WASHINGTON — Are you dreaming of a white Christmas? OK, let me be honest. After a few days of just a cold rain, I am ready for some snow. And right in time for Christmas.
So, what are the chances we can see a white Christmas around the WTOP listening area?
According to this map put together by the National Climatic Data Center (NCDC), there is about a 11 percent to 25 percent chance that there will be at least an inch of snow on the ground on Dec. 25. To get specific, there’s a 15 percent chance of that scenario for most of the WTOP listening area – unfortunately. The data map above is based on the historic probabilities measured throughout the last three decades — 1981/2010.
According to NCDC, “This dataset contains daily and monthly normal of temperatures, precipitation, snowfall, heating and cooling degree days, frost/freeze dates and growing degree days calculated from observations at approximately 9,800 station operated by NOAA’s National Weather Service.” Our local National Weather Service Office has done some incredible research in this category. They found that since 1888 there were only 19 occurrences with measurable snow on the ground already from a previous snow storm or measurable snow fell on Christmas Day. That on average is about once every six or seven years or 15 percent.
Well, yes, albeit a small one. The last time we had snow on Christmas Day was in 2002 when we received a whopping 0.2 inches at Reagan National Airport. Think about it this way: measureable snow (at least 0.1 inch of snow) has only fallen on the City of D.C. on Christmas Day 10 times in the past 130 years. Therefore, on average, snow falls on Christmas Day every 13 years or around 8 percent.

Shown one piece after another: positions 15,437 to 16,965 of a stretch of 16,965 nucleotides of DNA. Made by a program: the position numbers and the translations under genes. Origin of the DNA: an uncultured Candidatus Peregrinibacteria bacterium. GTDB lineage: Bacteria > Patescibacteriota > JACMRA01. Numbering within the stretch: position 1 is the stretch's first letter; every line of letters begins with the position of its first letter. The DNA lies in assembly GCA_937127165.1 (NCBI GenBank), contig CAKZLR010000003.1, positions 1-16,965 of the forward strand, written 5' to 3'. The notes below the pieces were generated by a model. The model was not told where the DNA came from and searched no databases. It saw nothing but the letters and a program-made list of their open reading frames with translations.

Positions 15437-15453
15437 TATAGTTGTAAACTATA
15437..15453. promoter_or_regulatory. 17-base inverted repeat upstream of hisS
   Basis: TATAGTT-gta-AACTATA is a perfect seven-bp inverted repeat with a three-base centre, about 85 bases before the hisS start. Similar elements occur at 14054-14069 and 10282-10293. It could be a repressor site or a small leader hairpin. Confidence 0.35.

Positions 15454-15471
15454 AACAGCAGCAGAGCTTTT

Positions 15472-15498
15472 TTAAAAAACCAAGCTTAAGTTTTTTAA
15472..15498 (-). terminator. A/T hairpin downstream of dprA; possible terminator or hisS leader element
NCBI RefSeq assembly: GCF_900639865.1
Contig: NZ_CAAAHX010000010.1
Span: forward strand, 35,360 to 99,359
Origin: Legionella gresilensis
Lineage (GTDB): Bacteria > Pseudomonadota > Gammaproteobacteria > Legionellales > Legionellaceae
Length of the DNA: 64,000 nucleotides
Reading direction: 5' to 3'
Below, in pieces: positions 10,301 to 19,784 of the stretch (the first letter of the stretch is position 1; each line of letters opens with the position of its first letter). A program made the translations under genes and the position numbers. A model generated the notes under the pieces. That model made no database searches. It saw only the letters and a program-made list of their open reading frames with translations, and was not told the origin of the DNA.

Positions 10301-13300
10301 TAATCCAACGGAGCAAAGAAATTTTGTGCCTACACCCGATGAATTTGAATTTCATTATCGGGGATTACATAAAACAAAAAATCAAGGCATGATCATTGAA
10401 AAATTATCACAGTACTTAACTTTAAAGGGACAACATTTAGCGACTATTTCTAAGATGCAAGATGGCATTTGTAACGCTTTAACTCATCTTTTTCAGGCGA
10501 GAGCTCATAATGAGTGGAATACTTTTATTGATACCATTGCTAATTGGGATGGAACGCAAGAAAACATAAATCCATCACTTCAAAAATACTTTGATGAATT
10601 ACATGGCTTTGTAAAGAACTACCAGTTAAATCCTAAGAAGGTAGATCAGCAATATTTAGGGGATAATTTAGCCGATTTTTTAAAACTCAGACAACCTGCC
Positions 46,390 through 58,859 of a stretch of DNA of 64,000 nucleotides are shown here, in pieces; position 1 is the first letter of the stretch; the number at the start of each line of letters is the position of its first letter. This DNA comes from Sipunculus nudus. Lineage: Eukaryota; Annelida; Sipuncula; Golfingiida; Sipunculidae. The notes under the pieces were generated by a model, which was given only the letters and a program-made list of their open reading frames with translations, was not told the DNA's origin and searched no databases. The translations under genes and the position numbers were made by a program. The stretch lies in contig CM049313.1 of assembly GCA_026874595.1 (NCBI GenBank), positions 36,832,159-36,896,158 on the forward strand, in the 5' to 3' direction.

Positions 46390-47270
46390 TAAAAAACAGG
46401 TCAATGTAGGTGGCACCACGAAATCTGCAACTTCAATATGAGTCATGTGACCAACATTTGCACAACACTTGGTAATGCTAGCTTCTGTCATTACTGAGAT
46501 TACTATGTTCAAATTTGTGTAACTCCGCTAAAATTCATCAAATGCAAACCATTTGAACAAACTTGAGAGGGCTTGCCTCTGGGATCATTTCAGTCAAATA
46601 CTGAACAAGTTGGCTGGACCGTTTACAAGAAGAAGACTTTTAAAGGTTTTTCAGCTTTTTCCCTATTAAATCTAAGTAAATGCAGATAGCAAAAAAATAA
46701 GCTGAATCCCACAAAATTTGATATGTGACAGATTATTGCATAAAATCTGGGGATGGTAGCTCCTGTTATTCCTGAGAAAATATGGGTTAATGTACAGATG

Click here for stats from the National Weather Service in Sterling. From the National Weather Service:
“In the past 20 years there have only been two Christmases that had snowfall: 1993 and 2002. Both years featured just a fraction of 1.” Furthermore, there were only two years in the past 40 that had 1.00″ or more of snow on the ground on Christmas. They were during the very cold December of 1989 when nearly 2.00″ of snow was on the ground from previous snowfall that month. More recently in 2009 we had 7.00″ still on the ground from the first of our major snowstorms that record setting winter. All 7.00″ of that snowpack on Christmas 2009 melted by the next morning (as temperatures rose into the mid-40s).
Of note, 18 years ago in 1993, in a span lasting less than 30 minutes in the evening, 0.2″ of snow fell with upwards of 1.00″ falling in the western suburbs. That quick bust of snow on Christmas night in 1993 caused severe travel problems. Much of the snow melted on contact with paved surfaces as temperatures were just above freezing at the time the snow feel. However, an arctic cold front swept in just after the snow ended. Any water remaining on roads and sidewalks from melted snow quickly flash froze into a thin layer of ice which caused gridlock and treacherous travel that night.
Precipitation of any sort (rain included) is much easier to come by of course. Fifty-one Christmases have had measurable precipitation. That translates to about a 36% probability of measurable precipitation or roughly on in every three years.”
So, with snow falling on Christmas Day averaging every 13 years, and having last seen snow on Christmas Day in 2002, we may have to wait until Christmas 2015.
Usually the typical Christmas Day consists of a morning low of 30 degrees with daytime highs rising into the mid-40s. History also tells us that it’s partly cloudy on Christmas Day.
There’s nothing in the works yet as we are waaaaaay too far out. But, as always, I will continue to keep an eye on it as we get closer to the 25th.